by Atul Hatwal
Breadth. That is the defining characteristic of Anthony’s book. Left Without A Future provides a clear-sighted overview of the forces – economic, societal and cultural – that are re-shaping our politics.
Daily, we see the results of these forces reported in the news, but stripped of context. Left Without A Future provides the missing link: a narrative that explains what on earth is happening.
Whether it is the global societal changes that have enabled the Arab spring and are destroying how British political parties traditionally operate, or an economic predicament where austerity is not working yet market worries about borrowing prohibit a full-blooded state response, Anthony illuminates the common challenges that politicians across the world are struggling to address.
As the title of the book suggests, nowhere are these challenges being more keenly felt than on the left. Europe’s leading left wing parties are in varying degrees of turmoil and the right is in the ascendant. Even in France, where Hollande defeated Sarkozy, the polls are bleak and spirits are low.
The failure of the left to understand, let alone appropriately respond to, the changing world we live in, is vividly brought to life. The analysis of Britain’s own tea party left as embodied in groups such as UK Uncut and Occupy – a rambunctious mix of uncompromising idealism and aggressive trade unionism – is as apposite as it is overdue.
Throughout the book, the insight is leavened with references to the key texts that are informing left thought (many of which have been reviewed by Anthony on pages of Uncut over the past three years.)The impression is of a left in ferment. There is much commonality on the diagnosis but confusion on the prescription.
Left Without A Future contends that the answer lies in new institutions. Institutions connect theory and practice, policy design and human experience. The right institutions will establish rules and an environment that shapes behaviour to meet policy goals.
It is a case that is made persuasively. Reformed, locally accountable institutions provide the only true joined-up response to an environment where the tidal currents of culture, society and economy merge and crash over our politics.
Some examples of the new institutions are given such as the under-reported and over achieving University Technical Colleges (UTC).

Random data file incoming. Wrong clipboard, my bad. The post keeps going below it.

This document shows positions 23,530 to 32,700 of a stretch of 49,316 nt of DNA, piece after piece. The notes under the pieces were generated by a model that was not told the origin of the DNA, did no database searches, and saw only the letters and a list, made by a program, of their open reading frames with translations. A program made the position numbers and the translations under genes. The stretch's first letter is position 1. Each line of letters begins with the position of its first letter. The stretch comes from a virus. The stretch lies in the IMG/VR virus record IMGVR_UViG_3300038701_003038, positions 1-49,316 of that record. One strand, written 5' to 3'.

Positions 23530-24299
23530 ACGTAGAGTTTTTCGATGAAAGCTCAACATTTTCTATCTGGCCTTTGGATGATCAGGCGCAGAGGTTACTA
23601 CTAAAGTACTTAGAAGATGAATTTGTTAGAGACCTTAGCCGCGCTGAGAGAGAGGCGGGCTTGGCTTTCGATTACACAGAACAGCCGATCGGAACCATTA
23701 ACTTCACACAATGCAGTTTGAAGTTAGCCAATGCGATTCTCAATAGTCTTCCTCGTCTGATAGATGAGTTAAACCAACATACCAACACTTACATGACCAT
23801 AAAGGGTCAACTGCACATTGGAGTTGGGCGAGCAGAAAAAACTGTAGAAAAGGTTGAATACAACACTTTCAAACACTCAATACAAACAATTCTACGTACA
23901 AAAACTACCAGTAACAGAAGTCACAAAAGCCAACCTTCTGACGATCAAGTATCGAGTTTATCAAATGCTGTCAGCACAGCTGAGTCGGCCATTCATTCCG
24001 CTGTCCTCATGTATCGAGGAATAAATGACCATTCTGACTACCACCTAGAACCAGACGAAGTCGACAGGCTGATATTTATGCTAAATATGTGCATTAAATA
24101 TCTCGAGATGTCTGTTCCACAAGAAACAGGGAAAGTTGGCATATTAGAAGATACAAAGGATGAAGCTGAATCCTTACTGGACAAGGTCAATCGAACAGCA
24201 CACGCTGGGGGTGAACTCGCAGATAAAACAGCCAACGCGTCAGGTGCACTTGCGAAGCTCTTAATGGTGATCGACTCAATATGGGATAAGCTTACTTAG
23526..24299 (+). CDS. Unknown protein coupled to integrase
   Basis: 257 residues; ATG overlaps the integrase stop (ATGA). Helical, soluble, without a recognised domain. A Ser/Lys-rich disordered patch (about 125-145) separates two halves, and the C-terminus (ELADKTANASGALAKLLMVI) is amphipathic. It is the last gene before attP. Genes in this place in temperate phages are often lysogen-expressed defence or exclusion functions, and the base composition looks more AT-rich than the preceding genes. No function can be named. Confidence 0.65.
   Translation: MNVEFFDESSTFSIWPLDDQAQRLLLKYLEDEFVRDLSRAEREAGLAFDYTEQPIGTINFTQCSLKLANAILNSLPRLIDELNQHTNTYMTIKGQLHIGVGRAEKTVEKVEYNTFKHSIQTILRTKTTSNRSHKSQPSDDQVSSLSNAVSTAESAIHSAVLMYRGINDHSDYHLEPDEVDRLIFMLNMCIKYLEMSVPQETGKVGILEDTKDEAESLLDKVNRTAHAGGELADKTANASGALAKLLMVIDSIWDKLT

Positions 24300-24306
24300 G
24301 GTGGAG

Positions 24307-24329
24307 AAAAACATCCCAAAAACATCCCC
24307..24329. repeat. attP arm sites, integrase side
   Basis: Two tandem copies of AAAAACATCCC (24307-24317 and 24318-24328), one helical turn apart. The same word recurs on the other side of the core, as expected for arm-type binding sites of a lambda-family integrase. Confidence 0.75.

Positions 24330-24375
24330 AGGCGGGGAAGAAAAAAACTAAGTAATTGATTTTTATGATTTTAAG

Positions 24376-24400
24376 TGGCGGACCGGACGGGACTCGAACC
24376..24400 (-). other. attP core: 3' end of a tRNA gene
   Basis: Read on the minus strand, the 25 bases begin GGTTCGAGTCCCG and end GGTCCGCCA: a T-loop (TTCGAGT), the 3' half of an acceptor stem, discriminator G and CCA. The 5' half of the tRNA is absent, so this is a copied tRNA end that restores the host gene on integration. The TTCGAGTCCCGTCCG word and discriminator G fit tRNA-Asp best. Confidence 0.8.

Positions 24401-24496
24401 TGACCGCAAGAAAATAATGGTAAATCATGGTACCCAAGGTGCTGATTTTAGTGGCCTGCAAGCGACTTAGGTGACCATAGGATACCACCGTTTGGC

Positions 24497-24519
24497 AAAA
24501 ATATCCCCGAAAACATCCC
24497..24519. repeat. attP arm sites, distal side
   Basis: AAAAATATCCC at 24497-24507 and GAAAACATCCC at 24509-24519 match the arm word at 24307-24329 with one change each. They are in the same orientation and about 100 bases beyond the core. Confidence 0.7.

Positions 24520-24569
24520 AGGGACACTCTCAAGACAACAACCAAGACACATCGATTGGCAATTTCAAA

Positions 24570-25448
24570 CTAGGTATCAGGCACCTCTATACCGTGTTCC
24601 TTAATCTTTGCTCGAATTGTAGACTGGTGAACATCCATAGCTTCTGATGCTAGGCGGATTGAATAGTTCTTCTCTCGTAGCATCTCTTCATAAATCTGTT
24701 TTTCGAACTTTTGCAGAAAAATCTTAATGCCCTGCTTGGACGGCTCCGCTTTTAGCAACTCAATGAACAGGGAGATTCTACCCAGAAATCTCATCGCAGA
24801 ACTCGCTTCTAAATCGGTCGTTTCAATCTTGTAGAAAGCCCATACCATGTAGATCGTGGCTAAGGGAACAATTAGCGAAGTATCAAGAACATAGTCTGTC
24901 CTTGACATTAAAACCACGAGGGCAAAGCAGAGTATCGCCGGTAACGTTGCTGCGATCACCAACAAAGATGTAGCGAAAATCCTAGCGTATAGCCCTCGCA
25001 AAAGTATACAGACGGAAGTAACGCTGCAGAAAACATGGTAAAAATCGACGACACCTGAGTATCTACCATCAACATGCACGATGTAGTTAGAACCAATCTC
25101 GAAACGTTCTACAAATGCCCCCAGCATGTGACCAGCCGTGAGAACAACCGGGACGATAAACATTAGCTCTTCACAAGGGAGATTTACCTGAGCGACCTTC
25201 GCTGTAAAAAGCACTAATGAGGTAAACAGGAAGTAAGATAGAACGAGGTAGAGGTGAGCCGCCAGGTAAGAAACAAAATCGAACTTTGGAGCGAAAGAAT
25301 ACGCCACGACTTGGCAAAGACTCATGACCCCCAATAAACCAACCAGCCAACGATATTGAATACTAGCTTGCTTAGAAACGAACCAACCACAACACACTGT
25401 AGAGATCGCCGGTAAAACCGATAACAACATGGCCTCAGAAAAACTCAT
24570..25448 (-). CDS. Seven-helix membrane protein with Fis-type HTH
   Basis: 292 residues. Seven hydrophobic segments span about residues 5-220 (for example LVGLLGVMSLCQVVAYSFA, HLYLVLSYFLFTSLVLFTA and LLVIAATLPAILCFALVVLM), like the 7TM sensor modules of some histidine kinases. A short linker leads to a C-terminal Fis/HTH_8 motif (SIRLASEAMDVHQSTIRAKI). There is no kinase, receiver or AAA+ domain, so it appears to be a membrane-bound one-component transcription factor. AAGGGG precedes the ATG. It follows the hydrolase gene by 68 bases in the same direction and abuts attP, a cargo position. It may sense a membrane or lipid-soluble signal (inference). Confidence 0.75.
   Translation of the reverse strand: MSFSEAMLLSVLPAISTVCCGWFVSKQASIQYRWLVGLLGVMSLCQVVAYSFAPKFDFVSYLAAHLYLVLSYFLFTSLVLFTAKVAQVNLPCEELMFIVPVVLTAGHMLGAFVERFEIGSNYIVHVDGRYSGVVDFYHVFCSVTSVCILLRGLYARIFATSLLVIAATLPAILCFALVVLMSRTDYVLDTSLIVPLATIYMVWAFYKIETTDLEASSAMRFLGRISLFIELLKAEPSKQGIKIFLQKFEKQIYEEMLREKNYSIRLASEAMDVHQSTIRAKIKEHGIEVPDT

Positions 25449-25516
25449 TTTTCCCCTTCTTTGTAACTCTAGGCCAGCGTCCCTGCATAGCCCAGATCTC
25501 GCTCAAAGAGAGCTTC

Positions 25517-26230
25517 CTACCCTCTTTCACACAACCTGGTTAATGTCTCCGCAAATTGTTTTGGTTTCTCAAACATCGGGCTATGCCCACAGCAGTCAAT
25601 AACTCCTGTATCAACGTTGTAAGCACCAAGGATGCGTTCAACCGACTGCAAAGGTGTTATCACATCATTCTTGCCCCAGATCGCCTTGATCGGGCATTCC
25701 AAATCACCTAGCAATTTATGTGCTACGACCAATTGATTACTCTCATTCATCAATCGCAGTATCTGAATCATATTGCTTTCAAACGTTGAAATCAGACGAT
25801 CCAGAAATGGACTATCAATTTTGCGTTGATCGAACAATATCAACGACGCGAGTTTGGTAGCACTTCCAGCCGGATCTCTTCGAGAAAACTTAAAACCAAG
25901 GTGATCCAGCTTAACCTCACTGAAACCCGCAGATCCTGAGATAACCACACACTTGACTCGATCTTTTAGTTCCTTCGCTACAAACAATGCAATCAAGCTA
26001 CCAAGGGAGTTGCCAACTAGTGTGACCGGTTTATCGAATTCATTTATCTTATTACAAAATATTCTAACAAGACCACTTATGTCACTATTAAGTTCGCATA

These are secondary schools for 14-19 year olds, which have a university as a main sponsor and provide a high quality technical curriculum that leads through into further education or in-work learning. UTCs bridge the gap between education and work, the technical and academic, offering pupils new types of practical opportunities that fit with the modern world of work.
They are a great illustration of what Left Without A Future argues is the way forward. But if there is a criticism of the book, it is that the reader is left wanting a greater understanding of why UTCs are so successful.
It is a question that is all the more pointed given some of the other examples have a decidedly mixed record.
For instance, the government replacement for regional development agencies, local economic partnerships (LEPs), is highlighted by Anthony as a more localised, networked body to channel investment. LEPs bring together local public, private and voluntary sector organisations to work out what is needed in the area to drive growth and how the funds that are available should be spent.
In principle, LEPs are an excellent development but too often they have become dominated by the bureaucracy and politics of the local authority. In many cases the result is that they have effectively been co-opted as a de facto department of the council. Quite the opposite of the original vision.
This gap between high level organisational design and practice, and why some institutions work and others don’t, is what could have been explored in greater detail.
Left Without A Future fulfils several roles: it summarises the different strands of thought on the left, the challenges Labour must overcome and provides a compelling view of how change might be enacted.
It’s highly readable and offers both a shortcut to understanding the current debate on the left and a sense of what needs to be done. No one book can be completely comprehensive in addressing the complexities of the political and policy questions Labour must answer, but Left Without A Future is certainly one of the best.
For those who are politically inclined and about to head for the beach, it is one for the reading list, to be packed along with the sun cream and beach towel.
Atul Hatwal is editor at Uncut